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Clean, renewable energy sources include wind and solar power. Clean energy is available and dependable. So why aren't more people using it? More...

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Almost 53% of our nation’s electricity is generated from fossil fuels like coal (49.7%) and oil (3%). Less than 3% comes from biomass, geothermal, solar and wind.  (Source: EEI, 2005).  Cleaner, renewable sources of energy have less impact on the environment by emitting less toxins, soot and greenhouse gases.  These air pollutants are associated with climate change and respiratory problems like asthma. Clean energy is available and dependable.  So why aren’t more people using it?

Some don’t realize they have a choice.  As of April 2005, anyone in CT can buy clean energy for their home or business through the CTCleanEnergyOptionsSM program.  CL&P customers can sign up to get half or all of their electricity from clean energy.  “I believe that as people become familiar with the energy options that are available, more and more will decide to choose clean energy,” says Government Jodi Rell. “Connecticut has adopted an aggressive Climate Change Action Plan [and has] a goal of purchasing 20% of the state’s energy from clean sources by 2010.”

This goal is called the Smart Power 20% by 2010 campaign. It is part of a movement to get more residents, schools and businesses to start using and creating demand for clean energy.  In Connecticut, clean energy is defined as energy from wind, solar, small-scale hydropower, landfill gas, fuel cells, ocean thermal or waves and tides, and small-scale, sustainably harvested biomass that uses energy sources like wood, agricultural crops, and animal manures.  These sources are considered “renewable” because, unlike coal, they are not depleted by using them.  You can not use up the wind.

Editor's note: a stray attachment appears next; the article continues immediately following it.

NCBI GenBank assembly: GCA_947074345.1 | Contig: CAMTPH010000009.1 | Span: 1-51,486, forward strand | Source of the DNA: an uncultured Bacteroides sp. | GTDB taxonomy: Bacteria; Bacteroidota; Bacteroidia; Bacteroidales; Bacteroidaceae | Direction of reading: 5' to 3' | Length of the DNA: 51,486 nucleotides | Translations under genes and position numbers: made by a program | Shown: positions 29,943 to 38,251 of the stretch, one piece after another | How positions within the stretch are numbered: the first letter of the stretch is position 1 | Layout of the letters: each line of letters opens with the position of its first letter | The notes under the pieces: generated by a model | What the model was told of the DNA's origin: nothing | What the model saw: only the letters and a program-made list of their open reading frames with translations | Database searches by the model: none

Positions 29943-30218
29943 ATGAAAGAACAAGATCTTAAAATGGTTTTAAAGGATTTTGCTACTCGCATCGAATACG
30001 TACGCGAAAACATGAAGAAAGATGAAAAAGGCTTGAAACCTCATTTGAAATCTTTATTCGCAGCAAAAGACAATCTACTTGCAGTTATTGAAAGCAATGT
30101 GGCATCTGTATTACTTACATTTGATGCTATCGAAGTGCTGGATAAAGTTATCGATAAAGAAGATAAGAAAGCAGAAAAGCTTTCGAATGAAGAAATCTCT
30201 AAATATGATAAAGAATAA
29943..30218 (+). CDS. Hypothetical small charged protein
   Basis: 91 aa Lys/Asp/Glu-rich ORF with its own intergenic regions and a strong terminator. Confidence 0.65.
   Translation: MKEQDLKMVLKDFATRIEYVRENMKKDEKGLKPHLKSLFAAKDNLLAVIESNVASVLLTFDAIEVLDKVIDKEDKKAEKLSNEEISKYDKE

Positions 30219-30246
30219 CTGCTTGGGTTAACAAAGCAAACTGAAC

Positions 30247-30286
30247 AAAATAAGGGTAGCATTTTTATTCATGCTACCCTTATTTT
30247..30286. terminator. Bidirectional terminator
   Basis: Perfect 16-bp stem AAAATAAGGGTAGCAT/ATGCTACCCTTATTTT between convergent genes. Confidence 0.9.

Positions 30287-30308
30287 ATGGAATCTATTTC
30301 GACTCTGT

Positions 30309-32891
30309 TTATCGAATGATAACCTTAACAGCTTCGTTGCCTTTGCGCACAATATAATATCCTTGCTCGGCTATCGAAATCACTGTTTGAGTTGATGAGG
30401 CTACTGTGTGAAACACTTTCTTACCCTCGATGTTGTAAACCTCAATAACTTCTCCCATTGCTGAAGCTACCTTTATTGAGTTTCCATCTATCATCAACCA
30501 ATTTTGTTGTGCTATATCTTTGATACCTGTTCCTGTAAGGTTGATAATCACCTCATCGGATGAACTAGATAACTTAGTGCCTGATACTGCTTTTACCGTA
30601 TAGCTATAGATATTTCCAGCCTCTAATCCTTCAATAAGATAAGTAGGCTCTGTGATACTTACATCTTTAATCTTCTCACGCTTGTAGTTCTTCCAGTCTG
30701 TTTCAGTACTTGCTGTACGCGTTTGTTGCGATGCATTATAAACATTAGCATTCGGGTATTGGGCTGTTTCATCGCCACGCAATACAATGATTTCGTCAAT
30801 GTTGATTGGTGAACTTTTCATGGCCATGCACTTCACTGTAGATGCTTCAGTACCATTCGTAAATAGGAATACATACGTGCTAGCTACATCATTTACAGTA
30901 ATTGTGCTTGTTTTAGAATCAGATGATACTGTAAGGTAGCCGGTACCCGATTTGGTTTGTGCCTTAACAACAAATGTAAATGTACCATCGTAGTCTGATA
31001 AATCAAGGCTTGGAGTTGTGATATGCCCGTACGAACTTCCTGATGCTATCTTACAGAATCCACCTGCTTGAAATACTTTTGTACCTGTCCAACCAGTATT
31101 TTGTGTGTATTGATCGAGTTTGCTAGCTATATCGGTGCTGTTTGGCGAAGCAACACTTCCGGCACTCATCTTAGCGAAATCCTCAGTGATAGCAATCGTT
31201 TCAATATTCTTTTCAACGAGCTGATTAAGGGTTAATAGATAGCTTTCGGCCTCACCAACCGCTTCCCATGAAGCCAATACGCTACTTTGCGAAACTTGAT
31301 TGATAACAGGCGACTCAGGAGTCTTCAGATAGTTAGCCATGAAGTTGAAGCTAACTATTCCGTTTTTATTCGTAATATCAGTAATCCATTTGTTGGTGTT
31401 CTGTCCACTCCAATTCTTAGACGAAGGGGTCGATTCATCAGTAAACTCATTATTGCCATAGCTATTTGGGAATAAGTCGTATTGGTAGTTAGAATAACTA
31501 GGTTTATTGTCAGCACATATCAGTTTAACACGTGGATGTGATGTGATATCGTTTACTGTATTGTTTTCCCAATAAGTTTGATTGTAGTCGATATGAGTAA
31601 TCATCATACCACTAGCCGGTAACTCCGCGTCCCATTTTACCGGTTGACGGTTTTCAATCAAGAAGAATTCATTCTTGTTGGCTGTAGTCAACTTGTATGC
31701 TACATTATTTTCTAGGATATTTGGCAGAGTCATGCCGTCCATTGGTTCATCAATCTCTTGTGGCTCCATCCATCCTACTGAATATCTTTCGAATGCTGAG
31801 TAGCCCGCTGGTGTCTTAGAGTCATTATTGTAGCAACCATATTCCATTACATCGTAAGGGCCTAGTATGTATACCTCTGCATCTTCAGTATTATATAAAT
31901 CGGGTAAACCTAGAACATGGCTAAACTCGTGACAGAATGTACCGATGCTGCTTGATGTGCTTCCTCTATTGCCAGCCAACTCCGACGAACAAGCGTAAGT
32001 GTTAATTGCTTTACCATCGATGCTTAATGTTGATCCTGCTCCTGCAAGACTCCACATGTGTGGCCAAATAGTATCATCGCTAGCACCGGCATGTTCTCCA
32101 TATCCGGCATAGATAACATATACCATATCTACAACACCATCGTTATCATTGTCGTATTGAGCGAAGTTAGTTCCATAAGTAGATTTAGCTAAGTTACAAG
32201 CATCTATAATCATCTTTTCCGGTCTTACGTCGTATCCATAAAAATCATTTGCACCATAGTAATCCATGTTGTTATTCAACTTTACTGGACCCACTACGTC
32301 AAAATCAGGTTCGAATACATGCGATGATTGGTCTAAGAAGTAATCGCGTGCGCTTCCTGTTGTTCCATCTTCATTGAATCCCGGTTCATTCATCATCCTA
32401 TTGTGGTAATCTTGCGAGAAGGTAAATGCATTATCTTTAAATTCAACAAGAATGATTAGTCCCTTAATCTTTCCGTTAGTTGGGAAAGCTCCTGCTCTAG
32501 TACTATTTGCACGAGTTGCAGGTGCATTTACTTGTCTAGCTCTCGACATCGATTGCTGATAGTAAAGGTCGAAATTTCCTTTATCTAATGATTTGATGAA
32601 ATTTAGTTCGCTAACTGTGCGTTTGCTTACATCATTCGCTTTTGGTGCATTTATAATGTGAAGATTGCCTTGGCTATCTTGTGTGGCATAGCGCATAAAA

Clean energy is catching on in Woodstock.  The Town already has an ordinance that provides a property tax exemption for certain solar energy systems.  On October 4th, the Woodstock Board of Selectman adopted a clean energy resolution.  (To read the resolution, see “News” at www.woodstockct.gov).  The goal is to offset 20% of the municipal electricity consumption with clean energy.  Once at least 100 customers in Woodstock sign up for clean energy, and Woodstock makes an initial purchase of renewable energy towards the 20% goal, the Town will qualify as an official “CT Clean Energy Community.”  The initial purchase can involve buying a “renewable energy certificate.” It can also be setting up their own clean generation source like a facility that converts manure and animal bedding into energy.  As an added incentive, for every 100 customers who sign up for CTCleanEnergyOptions, the Town will receive a free solar energy system from the Connecticut Clean Energy Fund.  So far, at least 51 Woodstock households are on board. 

It is easy to sign up by going to www.ctcleanenergyoptions.com or calling (860) 874-9897.  You can pick between two clean energy suppliers:

  • Sterling Planet generates of their power 33% from wind, 33% from small hydroelectric generation and 34% from landfill gas generation.
  • Community Energy generates 50% of their power from wind and 50% from landfill gas.

The cost depends on which supplier you choose and how much electricity you use.  Check your electric bills to find out how many kilowatt-hours (kWH) you average each month.  If you use 500 kWh per month, which is typical, your monthly bill would increase $4 if you chose the 50% option; $8 if you chose the 100% option.  You still get your bill from CL&P, and the clean energy option shows up as a surcharge.

Counting Woodstock, 60 of CT’s 169 towns have committed to the initiative to date.  Middletown qualified as the first clean energy community in 2005, when Wesleyan University signed up for 1 million kWhs of clean energy.  The Town’s free solar panel was installed at the Middletown Vo-Ag School in April 2006.  It has already prevented the generation of 6,930 lbs. of carbon dioxide.  But the benefits go beyond enabling the Town to get more of its energy from a clean source.  These programs reduce demand on the state’s transmission and distribution system, and show support for building more clean energy capability in the future.  “Ultimately the program will enable us to be less dependent on foreign sources of oil, and reduce environmental pollutants such as greenhouses gases resulting in a cleaner and safer world for current and future generations,” says Lee Wesler of the Woodstock Conservation Commission.  “It’s an easy and inexpensive way to make a difference for your community, Connecticut, and the planet.”  

For more information, seewww.ctcleanenergyoptions.com.  You can track how many people have signed up in your town at www.ctinnovations.com/communities (select your town from the pull-down menu).


Special thanks to Keri Enright, State Program Director, Smart Power, for her help on this article.


References and More Information:


Originally published in the Villager newspapers on November 2, 2007


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